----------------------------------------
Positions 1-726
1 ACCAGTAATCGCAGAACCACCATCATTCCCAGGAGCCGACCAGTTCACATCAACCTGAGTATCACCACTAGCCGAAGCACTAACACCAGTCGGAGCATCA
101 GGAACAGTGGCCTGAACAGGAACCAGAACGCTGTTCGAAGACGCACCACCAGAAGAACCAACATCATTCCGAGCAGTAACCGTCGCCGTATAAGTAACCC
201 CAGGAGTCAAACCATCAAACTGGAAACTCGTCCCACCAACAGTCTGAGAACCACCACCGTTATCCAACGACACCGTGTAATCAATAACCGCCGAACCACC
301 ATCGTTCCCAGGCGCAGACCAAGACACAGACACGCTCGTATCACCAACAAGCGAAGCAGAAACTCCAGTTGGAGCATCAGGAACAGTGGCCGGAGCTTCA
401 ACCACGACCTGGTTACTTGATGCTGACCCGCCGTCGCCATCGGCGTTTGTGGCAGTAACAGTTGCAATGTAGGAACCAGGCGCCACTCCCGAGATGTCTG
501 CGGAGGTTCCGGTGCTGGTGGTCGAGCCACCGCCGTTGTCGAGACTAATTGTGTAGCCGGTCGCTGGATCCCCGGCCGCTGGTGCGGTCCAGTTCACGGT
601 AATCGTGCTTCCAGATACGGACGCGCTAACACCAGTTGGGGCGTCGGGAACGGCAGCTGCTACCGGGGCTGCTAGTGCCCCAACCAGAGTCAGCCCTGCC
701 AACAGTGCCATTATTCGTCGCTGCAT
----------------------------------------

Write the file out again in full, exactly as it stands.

Positions 1-726
1 ACCAGTAATCGCAGAACCACCATCATTCCCAGGAGCCGACCAGTTCACATCAACCTGAGTATCACCACTAGCCGAAGCACTAACACCAGTCGGAGCATCA
101 GGAACAGTGGCCTGAACAGGAACCAGAACGCTGTTCGAAGACGCACCACCAGAAGAACCAACATCATTCCGAGCAGTAACCGTCGCCGTATAAGTAACCC
201 CAGGAGTCAAACCATCAAACTGGAAACTCGTCCCACCAACAGTCTGAGAACCACCACCGTTATCCAACGACACCGTGTAATCAATAACCGCCGAACCACC
301 ATCGTTCCCAGGCGCAGACCAAGACACAGACACGCTCGTATCACCAACAAGCGAAGCAGAAACTCCAGTTGGAGCATCAGGAACAGTGGCCGGAGCTTCA
401 ACCACGACCTGGTTACTTGATGCTGACCCGCCGTCGCCATCGGCGTTTGTGGCAGTAACAGTTGCAATGTAGGAACCAGGCGCCACTCCCGAGATGTCTG
501 CGGAGGTTCCGGTGCTGGTGGTCGAGCCACCGCCGTTGTCGAGACTAATTGTGTAGCCGGTCGCTGGATCCCCGGCCGCTGGTGCGGTCCAGTTCACGGT
601 AATCGTGCTTCCAGATACGGACGCGCTAACACCAGTTGGGGCGTCGGGAACGGCAGCTGCTACCGGGGCTGCTAGTGCCCCAACCAGAGTCAGCCCTGCC
701 AACAGTGCCATTATTCGTCGCTGCAT